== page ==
Aida: After graduating high school I traveled to Africa with my dad and climbed and summited Mt. Kilimanjaro. This experience of discomfort, perseverance, stewardship and growth was a catalyst for my life outdoors. Thus, leading me to seek career opportunities that enable these kinds of experiences and grow me in my experiences. 

LA: What is your favorite way to get outside?

Aida: Alpine trad climbing. I love having to carry everything I need to climb a mountain on my back, utilize my body and brain to accomplish it, and see the world from a different perspective. This empowers me to slow down, express gratitude for my surroundings, and feel capable.   

Aida having extreme focus on a trad climb

LA: What issues do you see with inclusivity in the outdoors?

Aida: One of the biggest issues I see isn’t just funding and access—it’s perception. Shifting perception on who is capable and allowed to be outside is key in making the rest accessible. It is not just the able bodied white male who is allowed to be outside. It is anyone differing in age, race, abilities, sizes, sexual orientation, and socioeconomic backgrounds. When we stop limiting people by the prejudiced perceptions of who we think they are, they are empowered to step into whoever and wherever they want to be. 

LA: How do you think we can make the outdoors more inclusive for everyone?

Aida: There are so many ways the outdoor industry could be more inclusive, but to start here are a few:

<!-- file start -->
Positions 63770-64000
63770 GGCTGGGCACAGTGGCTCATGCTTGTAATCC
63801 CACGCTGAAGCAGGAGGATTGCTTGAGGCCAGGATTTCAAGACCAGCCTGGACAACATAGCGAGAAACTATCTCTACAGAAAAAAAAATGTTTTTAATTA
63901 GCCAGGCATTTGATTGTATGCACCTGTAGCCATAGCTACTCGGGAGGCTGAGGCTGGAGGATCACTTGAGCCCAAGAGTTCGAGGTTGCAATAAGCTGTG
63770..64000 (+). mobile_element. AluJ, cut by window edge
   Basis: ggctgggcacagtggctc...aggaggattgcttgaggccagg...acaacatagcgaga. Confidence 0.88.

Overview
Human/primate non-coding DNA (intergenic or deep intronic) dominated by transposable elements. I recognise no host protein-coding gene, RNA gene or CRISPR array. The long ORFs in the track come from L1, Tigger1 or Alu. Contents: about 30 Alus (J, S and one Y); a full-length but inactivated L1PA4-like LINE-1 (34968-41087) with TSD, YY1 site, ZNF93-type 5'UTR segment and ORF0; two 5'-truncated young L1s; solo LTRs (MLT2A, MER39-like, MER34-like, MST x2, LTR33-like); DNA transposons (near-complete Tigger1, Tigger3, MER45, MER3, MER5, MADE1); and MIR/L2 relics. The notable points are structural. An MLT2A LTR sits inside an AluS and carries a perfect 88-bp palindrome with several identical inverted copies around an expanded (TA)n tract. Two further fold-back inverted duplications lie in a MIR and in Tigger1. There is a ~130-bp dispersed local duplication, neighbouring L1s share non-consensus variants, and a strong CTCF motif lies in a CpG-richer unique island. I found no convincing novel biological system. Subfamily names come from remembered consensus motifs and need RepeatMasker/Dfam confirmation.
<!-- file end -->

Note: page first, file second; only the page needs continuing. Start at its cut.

• Elevate indigenous perspectives
  • Acknowledge intersectionality across race, gender, class and other identities 
  • Commit to diversity and inclusivity in every program, brand, community, and culture 
  • Push for autonomy, empowerment, and representation for the disabled community
  • Make gear less expensive or offer alternative programming for renting/borrowing/buying gear
  • Diversify media of outdoor spaces 

LA: What advice would you give to a young girl looking to get into the outdoor industry?

Aida: Fear is the only thing holding you back from the life you want to live. Don’t bully yourself into believing you can’t do it. You can. Don’t let others define who you are, trust your intuition. You will never trust that you can until you step outside of your comfort and try. 

LA: Who are some of the women in your life who inspire you?

Aida: There are many women in my life who inspire me to educate myself further, show up better for myself, invest into community in different ways, and step into discomfort more frequently. One particular woman I would like to highlight is my old boss Andrea. I have never seen someone so committed to holding personal boundaries, pushing community to be accountable for their actions, facilitate healthy relationships, and be a steward of the land. She is a force and I have immense respect for her passion towards an intentional life.

Aida in one of her happy places

LA: Who is your favorite female figure in outdoor history and why?

Aida: I’m not sure If I believe in there being one female in history to look up to. I think there are many. So, if I had to choose one that has been inspiring me lately, it would be Caroline Gleich. She is a ski mountaineer and climate activist who is committed to environmental and social justice. Not only is she all that, she publicly posts about body positivity on social media platforms, pushes politicians on environmental policy, and advocates for using mental health platforms for getting help when you need it. All over badass. She inspires me to commit to environmental and social justice all while having grace for myself in the process. 

LA: Any final thoughts?

Aida: Life is beautiful, messy, and resilient. Just like you. You just have to be brave enough to experience it.